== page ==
Mr. Maalouf’s libretto tells of a drunk man with a gun who rapes a woman who, against the advice of her sister, gives birth to a son who she hopes will not be a killer. The son, now an adult, learns that his father was a rapist, and is still alive. The son sets out to kill his father who, he discovers, is now blind.
Though the story is told from the perspective of the mother (mezzo-soprano) the story shifts in and out of the perspectives of her sister Refka (soprano), Adriana’s son Jonas (tenor) and the father Tsargo (bass), the four voices in the opera. The Peter Sellars staging places the singers among the orchestra on platforms, with no visual references save a sometimes colored floor. Besides the evident closeness of vocal and orchestral collaboration, this stark focus on each player muted the violence of war and alcoholism and took us deeply into the minds and hearts of each of the players.
Within Mme. Saariaho’s carpet of the sounds of infinite possibilities, we discerned the quite magnificent angst of the players, and their human, philosophic and metaphysical stances. There were constant bursts of human spirit that erupted through this maze of orchestral confusion, and these bursts were not comforting, nor did they portend any answers. Notable was use of a descending minor second (smallest interval of the chromatic scale) to land on the [a]tonality of the soundscape that identified a particular moment. Startling was the absolute absence of any hint of diatonic harmony, even in the resolutions of a scene.
Adriana was sung by mezzo soprano Fleur Barron, an artist of Asian/European descent, formed in New York. Of rich voice, she is a formidable technician of deep musicality and has a powerful stage presence, transforming herself from the sexually ripe young woman into the mature woman who must explain herself to her grown son. The young soldier/rapist who then becomes a blind old man was sung by bass-baritone Christopher Purves, a veteran opera singer of huge accomplishment. Spellbinding as the blind old man, he lay supine with his back to us, his voice electronically modified into sepulchral tones.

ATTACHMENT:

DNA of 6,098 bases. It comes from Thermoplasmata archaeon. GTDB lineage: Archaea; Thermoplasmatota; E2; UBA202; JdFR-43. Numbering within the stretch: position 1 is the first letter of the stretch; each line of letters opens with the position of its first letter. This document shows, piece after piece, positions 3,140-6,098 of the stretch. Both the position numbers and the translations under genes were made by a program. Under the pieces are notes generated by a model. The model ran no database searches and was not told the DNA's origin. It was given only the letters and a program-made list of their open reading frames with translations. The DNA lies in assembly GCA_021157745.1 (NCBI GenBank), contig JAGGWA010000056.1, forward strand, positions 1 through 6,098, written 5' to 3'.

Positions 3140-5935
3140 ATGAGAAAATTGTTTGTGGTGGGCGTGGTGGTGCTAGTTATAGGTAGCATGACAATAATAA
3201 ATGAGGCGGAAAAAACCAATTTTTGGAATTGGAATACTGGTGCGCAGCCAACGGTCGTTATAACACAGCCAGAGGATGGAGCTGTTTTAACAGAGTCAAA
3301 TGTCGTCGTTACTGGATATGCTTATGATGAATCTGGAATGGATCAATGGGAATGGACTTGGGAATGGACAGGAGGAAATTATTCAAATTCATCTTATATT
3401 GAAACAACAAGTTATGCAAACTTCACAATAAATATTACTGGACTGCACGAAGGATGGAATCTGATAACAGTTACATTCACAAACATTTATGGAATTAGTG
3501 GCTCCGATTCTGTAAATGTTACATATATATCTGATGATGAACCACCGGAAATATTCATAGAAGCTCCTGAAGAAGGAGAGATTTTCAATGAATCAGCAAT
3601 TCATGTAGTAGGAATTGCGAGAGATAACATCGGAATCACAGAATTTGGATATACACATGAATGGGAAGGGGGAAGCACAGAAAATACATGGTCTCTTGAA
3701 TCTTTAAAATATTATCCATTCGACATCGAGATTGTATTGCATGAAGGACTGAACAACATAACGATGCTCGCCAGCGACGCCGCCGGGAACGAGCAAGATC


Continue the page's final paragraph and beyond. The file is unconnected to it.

Ariana’s sister was sung by Parisian formed soprano Axelle Fanyo. Of rich voice and impeccable technique she negotiated the treacherous vocal lines created by Mme. Saariaho with an ease that made such atonality of line seem natural. Ariana’s son was sung by American tenor Nicholas Phan of Asian/Greek descent (mentioned only because stage director Sellars has particular affection for mixed race artists). Mr. Phan brought striking artistic finesse to this very complex role — raging at his mother, berating her sister, threatening his father. He lay his Uzi down finally, a gesture of unanswered peace.
Note that the singers relied on iPads to prompt their lines, a conceit that seemed just right in the context of the complexities of the literary and musical concepts. Their voices were always amplified, thus we had no idea of the sizes. The sophistication of amplification was such that the voices were felt to emanate from their stage positions. The excellent sound technicians were not recognized in the program.
The lighting, of ultimate sophistication, was by Peter Sellars’ usual collaborator James F. Ingalls. The costumes, of ultimate character delineation and of absolute, everyday simplicity were envisioned by Camille Assaf.